David: Kevin, that leads us to an important issue, which is, there are a certain number of people who are feeling better about the markets, and this is true of frankly too many people all at once. I think that is what Alan Abelson was getting at in his recent Barron’s article. You mentioned he has been a guest on our program. He looks at a couple of different figures: The AAII index of individual investors is registering about 52.3% bullish on the market, with about 23% bearish, and, as Alan says, the remainder are either comatose or on the fence – they are just not paying attention, they do not get it, they do not understand, they will never make a decision.
The point is, those numbers are getting high compared to past market peaks. More worrying is the investment advisors, polled by a group known as Investor’s Intelligence, which is the name of the organization, it is not an appraisal or a measure of the actual intelligence investors are employing at this point. The poll puts the bullish sentiment at around 57.3%. Again, for perspective, the peak in October of 2007 just before the radical decline in the market was 62%.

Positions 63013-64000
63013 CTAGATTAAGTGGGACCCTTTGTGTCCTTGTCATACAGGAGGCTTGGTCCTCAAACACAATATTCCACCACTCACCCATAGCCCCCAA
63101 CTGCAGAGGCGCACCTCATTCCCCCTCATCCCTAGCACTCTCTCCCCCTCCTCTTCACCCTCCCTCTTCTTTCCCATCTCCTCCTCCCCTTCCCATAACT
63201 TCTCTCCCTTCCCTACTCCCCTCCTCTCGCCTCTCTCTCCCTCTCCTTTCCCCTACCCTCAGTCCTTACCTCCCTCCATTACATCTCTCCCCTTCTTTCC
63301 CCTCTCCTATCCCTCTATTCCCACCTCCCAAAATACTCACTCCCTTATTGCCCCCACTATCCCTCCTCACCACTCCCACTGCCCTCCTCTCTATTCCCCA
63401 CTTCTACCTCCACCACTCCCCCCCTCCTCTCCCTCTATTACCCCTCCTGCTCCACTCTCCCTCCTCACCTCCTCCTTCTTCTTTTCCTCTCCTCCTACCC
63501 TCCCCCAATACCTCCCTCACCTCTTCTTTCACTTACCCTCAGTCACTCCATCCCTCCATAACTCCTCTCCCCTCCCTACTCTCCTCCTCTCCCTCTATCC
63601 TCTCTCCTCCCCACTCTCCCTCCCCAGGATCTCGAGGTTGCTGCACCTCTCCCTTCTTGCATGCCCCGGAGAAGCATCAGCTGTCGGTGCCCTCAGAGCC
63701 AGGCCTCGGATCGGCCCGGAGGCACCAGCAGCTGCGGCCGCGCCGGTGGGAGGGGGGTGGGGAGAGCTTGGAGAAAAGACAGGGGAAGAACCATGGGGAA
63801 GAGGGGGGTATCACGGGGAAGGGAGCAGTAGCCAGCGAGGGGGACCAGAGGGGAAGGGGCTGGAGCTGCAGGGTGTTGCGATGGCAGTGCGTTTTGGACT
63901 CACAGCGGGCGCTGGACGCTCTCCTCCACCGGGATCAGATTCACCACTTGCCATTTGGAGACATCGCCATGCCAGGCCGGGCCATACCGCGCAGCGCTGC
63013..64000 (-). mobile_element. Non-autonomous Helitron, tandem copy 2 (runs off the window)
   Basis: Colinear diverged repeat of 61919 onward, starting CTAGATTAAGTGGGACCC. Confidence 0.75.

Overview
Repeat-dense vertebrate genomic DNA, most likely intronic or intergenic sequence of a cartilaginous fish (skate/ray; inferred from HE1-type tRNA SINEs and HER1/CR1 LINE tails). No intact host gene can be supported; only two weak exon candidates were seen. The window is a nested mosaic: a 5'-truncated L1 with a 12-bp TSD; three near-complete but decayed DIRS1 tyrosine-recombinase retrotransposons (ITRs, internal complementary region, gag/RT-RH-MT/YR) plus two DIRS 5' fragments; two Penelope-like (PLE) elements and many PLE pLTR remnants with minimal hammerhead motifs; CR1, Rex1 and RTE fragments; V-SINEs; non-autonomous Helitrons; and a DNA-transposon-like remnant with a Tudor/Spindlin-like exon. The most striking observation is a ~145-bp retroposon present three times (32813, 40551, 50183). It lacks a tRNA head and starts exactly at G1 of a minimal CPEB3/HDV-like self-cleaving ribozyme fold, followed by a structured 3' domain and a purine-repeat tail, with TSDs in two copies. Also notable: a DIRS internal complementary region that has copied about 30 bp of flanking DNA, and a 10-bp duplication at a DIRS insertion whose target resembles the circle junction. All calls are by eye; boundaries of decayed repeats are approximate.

Kevin: 62% of the people who were polled at that time were bullish on the stock market, and that was the very top?
David: And we are at 57.3% currently. We are within spitting distance of there being the near-unanimous vote for all the bulls being in, and there being no one left to buy. That is the point. Everyone who was looking for a reason to buy, has bought. What is the next set of reasons to buy? Is it Quantitative Easing III?